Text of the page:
Let’s look at the scenario that came up in the game last night. In the bottom of the 5th inning, Ian Kinsler led off with a double. So the Rangers had a runner on 2nd base with 0 outs. Their run expectancy for the inning was 1.170 meaning Texas was expected to score at least 1 run in the inning.

Elvis Andrus, the Rangers #2 hitter stepped to the plate. Lineup optimization is an argument for another time, but a guy hitting in the #2 slot in any lineup should be capable of driving in runs. (In his book, “The Book–Playing The Percentages In Baseball” Tom Tango actually advocates the #2 slot should be the best hitter in the entire lineup)

Instead of swinging away, Elvis Andrus laid down a sacrifice bunt. It can be debated who actually called for the bunt, but that is beside the point. Elvis “sacrificed” himself so Ian Kinsler could move 1 base closer to home. Sounds pretty solid huh?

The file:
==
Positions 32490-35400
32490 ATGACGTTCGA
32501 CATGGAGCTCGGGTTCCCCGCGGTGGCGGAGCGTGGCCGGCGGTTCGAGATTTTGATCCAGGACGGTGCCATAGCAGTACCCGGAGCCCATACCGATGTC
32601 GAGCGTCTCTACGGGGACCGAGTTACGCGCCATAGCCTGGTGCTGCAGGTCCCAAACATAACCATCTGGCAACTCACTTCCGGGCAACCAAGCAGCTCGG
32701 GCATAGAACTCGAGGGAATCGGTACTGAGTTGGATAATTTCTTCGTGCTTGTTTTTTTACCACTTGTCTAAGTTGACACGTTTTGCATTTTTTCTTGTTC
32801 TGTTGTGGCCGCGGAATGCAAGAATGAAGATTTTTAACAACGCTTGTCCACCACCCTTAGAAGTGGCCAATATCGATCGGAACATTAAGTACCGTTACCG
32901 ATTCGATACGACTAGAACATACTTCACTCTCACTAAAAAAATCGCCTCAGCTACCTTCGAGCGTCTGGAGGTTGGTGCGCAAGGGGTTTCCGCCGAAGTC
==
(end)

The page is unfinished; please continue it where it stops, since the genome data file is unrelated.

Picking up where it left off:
Instead of just saying “that is the way baseball is played,” let’s look at the handy Run Expectancy Matrix and see how the run expectancy changed. With a runner on 3rd base and now 1 out, the run expectancy is .989. So the sacrifice bunt actually DECREASED the likelihood that Texas would score a by .181. This is not a large number by any stretch, but it is a 15% drop in run expectancy. In the case of last night’s game, this decrease became relevant as Josh Hamilton and Adrian Beltre both flew out to center field to end the inning, stranding Kinsler at 3rd base in an inning that on average should have netted at least 1 run.